Decades after his death, Robert Moses’s legacy is still felt throughout New York City, from the Triborough Bridge to Lincoln Center. As the urban planner responsible for much of the city’s 20th-century roadways and infrastructure projects, Moses had a polarizing career, making lasting improvements to the city and the surrounding area even as he was criticized for imposing his plans, no matter the consequences. New Yorkers traveling through Moses’s former domain to the Theatre at St. Clements, however, will find little unique insight into the man behind the infrastructure at Bulldozer: The Ballad of Robert Moses, a bio-musical of the master builder who outlasted mayors and governors to impose his will on New York City and the surrounding area from the 1920s through the 1960s.
Kait Kerrigan and Brian Lowdermilk are the Rihanna of musical theater. Just as the Barbadian pop goddess releases hit song after hit song while selling relatively few albums, Kerrigan and Lowdermilk are less known for their plays than for their individual tunes, which have gained them a rabid online following. Their contemporaries Benj Pasek and Justin Paul (Dear Evan Hansen, La La Land) have conquered Broadway and Hollywood, but Kerrigan and Lowdermilk have connected with the millennial fan base like no other musical theater writers; they’re the official composers of the Internet. Now, several of their conversationally catchy pop songs have found their way into the long-gestating original musical The Mad Ones, playing at 59E59 Theaters.
Young Frankenstein, a revised version of Mel Brooks’s 2007 Broadway musical parody, is winning accolades over in London, but Eric B. Sirota’s version of the Frankenstein story, receiving its world premiere on a budget a hundredth of the size, is surely much more faithful to Mary Shelley’s 1818 novel. Sirota, who wrote the book, music and lyrics for Frankenstein, imbues his show with the serious philosophical underpinnings of Shelley’s original: the dangers of man playing God, the belief in a higher power, the pitfalls that science may hold for overweening practitioners. But even with capable performers, the more adult approach comes up short.
The Flea, an estimable downtown theater company with an irritating name, prides itself on having conjured “joyful hell in a small space” for the past 20 years. Now starting its third decade, the organization has moved to a handsomely renovated building it owns on nearby Thomas Street. The official inaugural presentation in its new home is Syncing Ink by NSangou Njikam.
Shakespeare is getting a Wild West twist this fall with Desperate Measures at the York Theatre Company. The new musical transports Measure for Measure to the American frontier in a high-energy adaptation by Peter Kellogg and David Friedman that charms and entertains.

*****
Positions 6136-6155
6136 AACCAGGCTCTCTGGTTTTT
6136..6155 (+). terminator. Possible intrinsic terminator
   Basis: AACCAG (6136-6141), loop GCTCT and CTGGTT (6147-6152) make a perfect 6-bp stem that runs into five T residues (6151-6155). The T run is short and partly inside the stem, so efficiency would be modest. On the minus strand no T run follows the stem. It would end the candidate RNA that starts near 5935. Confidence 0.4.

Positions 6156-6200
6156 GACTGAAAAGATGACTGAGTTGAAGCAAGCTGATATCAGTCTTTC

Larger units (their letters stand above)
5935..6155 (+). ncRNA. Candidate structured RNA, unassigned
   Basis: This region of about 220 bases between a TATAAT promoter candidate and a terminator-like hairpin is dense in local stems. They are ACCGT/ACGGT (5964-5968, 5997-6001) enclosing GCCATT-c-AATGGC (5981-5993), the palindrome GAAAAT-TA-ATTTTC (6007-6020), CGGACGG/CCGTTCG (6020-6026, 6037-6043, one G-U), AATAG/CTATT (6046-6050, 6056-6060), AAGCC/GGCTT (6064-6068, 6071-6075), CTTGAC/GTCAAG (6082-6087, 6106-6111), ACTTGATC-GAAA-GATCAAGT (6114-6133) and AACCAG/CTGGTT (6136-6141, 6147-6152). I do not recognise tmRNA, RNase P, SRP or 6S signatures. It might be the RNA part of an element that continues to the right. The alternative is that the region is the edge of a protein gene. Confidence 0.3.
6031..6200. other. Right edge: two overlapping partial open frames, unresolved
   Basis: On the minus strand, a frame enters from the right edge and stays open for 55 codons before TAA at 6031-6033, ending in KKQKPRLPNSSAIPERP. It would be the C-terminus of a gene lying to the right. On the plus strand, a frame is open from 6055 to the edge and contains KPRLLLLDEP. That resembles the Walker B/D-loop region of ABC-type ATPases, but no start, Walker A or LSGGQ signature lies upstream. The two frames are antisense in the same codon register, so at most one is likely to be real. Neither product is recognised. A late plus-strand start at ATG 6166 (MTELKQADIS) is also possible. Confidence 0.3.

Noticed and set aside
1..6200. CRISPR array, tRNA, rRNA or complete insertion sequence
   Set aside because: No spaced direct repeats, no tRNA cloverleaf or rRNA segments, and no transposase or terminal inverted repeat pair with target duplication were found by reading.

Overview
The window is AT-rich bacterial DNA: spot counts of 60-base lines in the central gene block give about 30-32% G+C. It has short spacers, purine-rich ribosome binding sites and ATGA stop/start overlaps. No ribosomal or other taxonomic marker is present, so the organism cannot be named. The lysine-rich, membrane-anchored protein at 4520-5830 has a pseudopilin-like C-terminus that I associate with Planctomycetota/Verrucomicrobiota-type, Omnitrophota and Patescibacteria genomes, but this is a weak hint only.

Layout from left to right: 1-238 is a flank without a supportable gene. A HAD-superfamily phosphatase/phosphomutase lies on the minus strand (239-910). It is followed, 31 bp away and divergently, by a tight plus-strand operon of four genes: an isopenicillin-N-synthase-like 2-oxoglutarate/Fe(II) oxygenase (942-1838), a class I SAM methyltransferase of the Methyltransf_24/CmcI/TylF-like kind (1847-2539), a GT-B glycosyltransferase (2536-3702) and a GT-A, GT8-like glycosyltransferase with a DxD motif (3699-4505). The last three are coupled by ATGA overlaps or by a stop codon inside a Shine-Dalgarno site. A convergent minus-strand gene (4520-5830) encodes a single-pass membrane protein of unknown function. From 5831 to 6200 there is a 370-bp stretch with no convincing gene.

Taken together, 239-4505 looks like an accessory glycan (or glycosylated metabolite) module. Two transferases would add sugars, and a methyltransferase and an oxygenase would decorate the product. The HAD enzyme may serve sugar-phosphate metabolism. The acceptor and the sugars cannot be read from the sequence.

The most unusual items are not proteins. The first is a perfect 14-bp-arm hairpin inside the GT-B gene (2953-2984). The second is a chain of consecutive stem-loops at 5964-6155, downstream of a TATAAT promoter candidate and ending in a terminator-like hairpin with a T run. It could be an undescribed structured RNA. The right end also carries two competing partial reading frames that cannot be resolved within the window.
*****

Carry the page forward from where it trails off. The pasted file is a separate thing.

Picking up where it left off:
Ars Nova’s KPOP begins with a chorus of glittering young Korean pop performers belting the lyrics “the future’s standing right in front of you.” Indeed, the purported mission of the play’s fictional management enterprise, JTM Entertainment, is to bring K-Pop to American audiences, and the production delivers K-Pop-styled numbers in droves.
Inspired by Shakespeare’s Love’s Labor’s Lost, Boomerang Theatre Company’s Loveless Texas is a toe-tapping musical comedy set during the early years of the Great Depression. Although many of the characters hold the same names as in the Shakespeare play, the story begins with a twist: Berowne Loveless Navarre (the hugely talented Joe Joseph) and his buddies—Duke Dumaine (Colin Barkell) and Bubba Longaville (Brett Benowitz)—are playboys who travel from New York to Paris. Along the way they do all the things that upstanding young men shouldn’t be doing: chase women, drink liquor and spend the Navarre family money.
Whether one considers Van Gogh’s Ear a mixed-media presentation, or, in the parlance of millennials, a mash-up, the production directed by Donald T. Sanders for The Ensemble for the Romantic Century abounds in pleasures, from its stately pace, to the extraordinary musicianship that suffuses it, to the revelations about a painter whose work is well-known, but whose personality less so.
The advertising campaign for Come Light My Cigarette promises a “suspenseful” evening and features a photo of Erikka Walsh gotten up in Sam Spade trench coat and fedora. Indeed, there’s mystery about this mildly noir-ish musical, written and directed by Arnold L. Cohen; but what’s offstage is more provocative than what’s visible in the auditorium of the Theatre at St. Clement’s.
The musical Lili Marlene takes its name from the famous German love song of World War II, first recorded in 1939. It became a hit among German troops (in spite of Joseph Goebbels’s dislike of it) and was eventually popularized among Allied troops as well, in a famous rendition by Marlene Dietrich in 1944. Yet that’s only an imaginative jumping-off point for the show of the title, which takes place between June 1932 and June 1933, at the tail end of the Weimar Republic and the first days with Adolf Hitler in power.